Previously published by The News-Press
"I decided to shift from dabbling to deliberative in my social media approach."
"It's a never-ending feel-good party where you are a member of the coolest club in the world."
"We are in danger of being more connected to devices than to people."
The 411 on social media
Published in The News-Press on 9/30/12
I checked my Klout social media score this week and it’s a dismal 39 out of 100.
If you have no idea what I’m talking about, this column is for you.
If you’re nodding your head sagely and smirking at my numbers, this column is for you, too.
If you’ve got a rotary phone, go ahead and turn the page.
Klout is one measure of your influence on social media, judging how well you engage with others. President Barack Obama is near perfect at 99, followed by pop star Justin Bieber at 92.
When it comes to numbers for the biggest players--Facebook, Twitter, YouTube, LinkedIn, Pinterest or Instagram—it’s mind-boggling. The dominant Facebook reports 955 million monthly active users—some 14% of the world’s population.
At the most basic level, social media is the ability to interact digitally—online, on mobile, on your tablet.
As an organization, The News-Press has been learning, adapting and gaining expertise in social media for years as part of our overall community engagement. Our Facebook has 7000 likes and our twitter feed has 5000 followers. We also offer digital marketing services to clients, from search engine marketing (SEM) to reputation management.
In a month or so, we’ll be refining our strategies including merging our various Facebook pages into one, having more conversations, and regularly gauging the pulse of the social media community.
When it comes to us as individual leaders of The News-Press, it’s been more perplexing to determine the optimal approach.
Is there such a thing as a private Facebook page? If we tweet regularly (meeting with community leaders, for example), what are the benefits? If we don’t, what are the risks?
All leaders who represent the face of their organizations have to make decisions about whether or not they’ll engage, and the consequences of that decision to their success.
I decided this summer I had to shift from dabbling to deliberative in my social media approach. To engage fully as the publisher, my digital presence had to be as consistent and valued as my physical engagement.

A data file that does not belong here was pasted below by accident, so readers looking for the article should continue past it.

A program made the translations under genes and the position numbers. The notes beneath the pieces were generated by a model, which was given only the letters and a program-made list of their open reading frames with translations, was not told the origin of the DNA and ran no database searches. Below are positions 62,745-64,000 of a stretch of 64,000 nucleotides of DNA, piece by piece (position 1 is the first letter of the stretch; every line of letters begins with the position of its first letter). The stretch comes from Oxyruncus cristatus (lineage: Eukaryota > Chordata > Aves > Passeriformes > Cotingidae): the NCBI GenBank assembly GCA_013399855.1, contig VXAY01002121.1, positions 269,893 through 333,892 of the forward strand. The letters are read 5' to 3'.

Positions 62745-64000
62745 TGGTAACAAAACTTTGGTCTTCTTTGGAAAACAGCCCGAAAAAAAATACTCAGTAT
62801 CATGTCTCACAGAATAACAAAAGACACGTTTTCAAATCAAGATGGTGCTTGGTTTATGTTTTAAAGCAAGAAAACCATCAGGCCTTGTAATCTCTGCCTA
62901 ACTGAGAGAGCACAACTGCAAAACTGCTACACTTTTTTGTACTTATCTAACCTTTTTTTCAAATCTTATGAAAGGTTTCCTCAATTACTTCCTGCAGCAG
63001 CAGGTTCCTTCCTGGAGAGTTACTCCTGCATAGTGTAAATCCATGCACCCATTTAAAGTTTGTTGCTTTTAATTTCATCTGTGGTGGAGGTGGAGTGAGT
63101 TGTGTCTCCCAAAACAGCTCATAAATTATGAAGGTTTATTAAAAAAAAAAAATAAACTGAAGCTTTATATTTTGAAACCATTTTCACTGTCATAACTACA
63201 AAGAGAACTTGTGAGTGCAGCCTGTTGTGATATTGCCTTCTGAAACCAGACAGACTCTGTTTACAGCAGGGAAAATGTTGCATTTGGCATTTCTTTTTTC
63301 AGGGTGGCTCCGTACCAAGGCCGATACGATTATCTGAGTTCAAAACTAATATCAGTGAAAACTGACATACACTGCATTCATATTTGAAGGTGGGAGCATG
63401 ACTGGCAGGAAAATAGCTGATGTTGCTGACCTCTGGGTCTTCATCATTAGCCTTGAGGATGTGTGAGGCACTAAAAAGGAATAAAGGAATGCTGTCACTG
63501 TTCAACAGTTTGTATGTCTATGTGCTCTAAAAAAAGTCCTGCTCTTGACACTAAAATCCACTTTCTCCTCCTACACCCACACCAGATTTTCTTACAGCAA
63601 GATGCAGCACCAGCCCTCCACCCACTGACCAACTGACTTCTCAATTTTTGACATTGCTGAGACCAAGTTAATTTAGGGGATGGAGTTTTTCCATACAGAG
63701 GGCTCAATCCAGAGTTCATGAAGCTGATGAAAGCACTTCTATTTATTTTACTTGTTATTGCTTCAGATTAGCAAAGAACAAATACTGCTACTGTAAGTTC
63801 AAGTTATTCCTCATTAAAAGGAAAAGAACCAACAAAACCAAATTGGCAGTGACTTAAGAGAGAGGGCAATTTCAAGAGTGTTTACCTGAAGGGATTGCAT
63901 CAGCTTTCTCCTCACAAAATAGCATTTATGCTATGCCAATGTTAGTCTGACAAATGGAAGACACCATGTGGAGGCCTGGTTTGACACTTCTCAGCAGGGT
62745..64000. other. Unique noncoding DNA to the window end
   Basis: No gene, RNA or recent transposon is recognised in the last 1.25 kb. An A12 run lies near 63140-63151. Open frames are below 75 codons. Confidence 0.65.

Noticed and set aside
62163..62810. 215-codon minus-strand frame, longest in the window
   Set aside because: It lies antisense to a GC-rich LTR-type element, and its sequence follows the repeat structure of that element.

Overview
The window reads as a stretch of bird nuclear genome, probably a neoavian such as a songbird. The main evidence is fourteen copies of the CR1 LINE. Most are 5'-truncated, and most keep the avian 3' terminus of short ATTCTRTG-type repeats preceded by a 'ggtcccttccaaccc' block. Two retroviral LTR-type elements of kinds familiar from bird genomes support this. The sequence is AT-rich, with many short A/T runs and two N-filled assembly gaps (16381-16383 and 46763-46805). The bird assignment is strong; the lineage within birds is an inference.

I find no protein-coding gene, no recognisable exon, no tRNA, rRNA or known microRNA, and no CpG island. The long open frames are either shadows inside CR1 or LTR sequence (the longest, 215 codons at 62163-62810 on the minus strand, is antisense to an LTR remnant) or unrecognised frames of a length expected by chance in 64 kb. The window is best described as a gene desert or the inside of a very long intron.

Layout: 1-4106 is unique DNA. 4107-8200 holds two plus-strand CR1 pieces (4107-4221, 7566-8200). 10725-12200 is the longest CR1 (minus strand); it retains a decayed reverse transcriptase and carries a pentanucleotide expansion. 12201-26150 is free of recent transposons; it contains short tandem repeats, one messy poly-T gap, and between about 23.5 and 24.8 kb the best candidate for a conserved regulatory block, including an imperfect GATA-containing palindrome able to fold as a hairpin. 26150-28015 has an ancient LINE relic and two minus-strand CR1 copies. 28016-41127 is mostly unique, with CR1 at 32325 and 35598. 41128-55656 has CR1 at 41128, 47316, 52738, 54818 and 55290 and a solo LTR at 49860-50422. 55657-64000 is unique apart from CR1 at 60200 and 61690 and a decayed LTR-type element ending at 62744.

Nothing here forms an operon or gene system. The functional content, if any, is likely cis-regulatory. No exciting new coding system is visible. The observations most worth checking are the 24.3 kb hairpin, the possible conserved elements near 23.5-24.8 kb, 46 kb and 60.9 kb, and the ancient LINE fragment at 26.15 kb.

It’s been a challenge for three reasons: First of all, I was brought up to be polite and pay attention to what’s going on. So it feels rude to step out of the moment to take a picture or tweet.
Secondly, I’m pretty private, with a close circle of friends and family. What I have to share, I share person to person. And it’s hard to conceive that the general party-goer would care what I have to say. (And of course they don’t—they care about me as the publisher).
And third, I get some 200 emails a day—all specifically directed at me and requiring intense attention. So I’m not really interested in scanning the world at large for more content.
In April, I had just 22 tweets. Since then, I’ve tweeted 126 times, about events, people and leadership insights. I now have 67 followers vs. 26. These are very low numbers, leading to my low Klout score.
I’ve now added my other social media accounts for Klout to assess. I have 292 friends on Facebook (229 is the average); LinkedIn says my 1,164 connections links me to 8.78 million people. Righto.
Let me offer my top five commentary about social media:
It’s a never-ending feel-good party where you are a member of the coolest club in the world. You can rub elbows with, and sometimes even befriend, the rich, the famous, and nifty people of like-minds. Because social media is public and permanent, most are on their best behavior. You can engage at whatever level you are comfortable--socializers get to be a legend not only in your own minds but in front of millions. Those who are more reserved can tap your toes in a quiet corner, or boldly try out the dance floor. And voyeurs (you know who you are) can work the crowd anonymously, just for kicks.
A key driver for the millions of posts is that “publishing” is a thrill—something we in the media business know and love well. When you physically see your name, your “reports” and your pictures, you get a rush. And you get really excited when someone “likes” your posts. It’s an affirmation of you.
What started out as an orderly efficient information highway has been flooded over and is more like a gushing river, filled with mostly flotsam and jetsam: swirling debris hurtling haphazardly. It’s getting harder and harder to pan for the gold.
Where once we claimed we didn’t have enough time, we’ve magically carved more hours to absorb and share information. That’s good news for content producers like us, but it’s changing our behaviors. Instead of restful quiet down-times, like at stoplights or a break in conversation or at day’s end, you’re still “on” with social media. Instead of doing one thing only, you’re multi-tasking.
Which leads me to my final point: To slice time differently, our minds and attention spans have splintered. Technology is rewiring our lives, and redefining society. We are in danger of being more connected to devices than to people. Although we never want to be alone, we’re losing deep connections. And we’re becoming too comfortable speaking in quick code instead of thoughtful sentences.
If you have the 411 on 2moro, tweet ASAP. ttfn.
Note: As of Sept. 4, 2015, my Klout score was 53.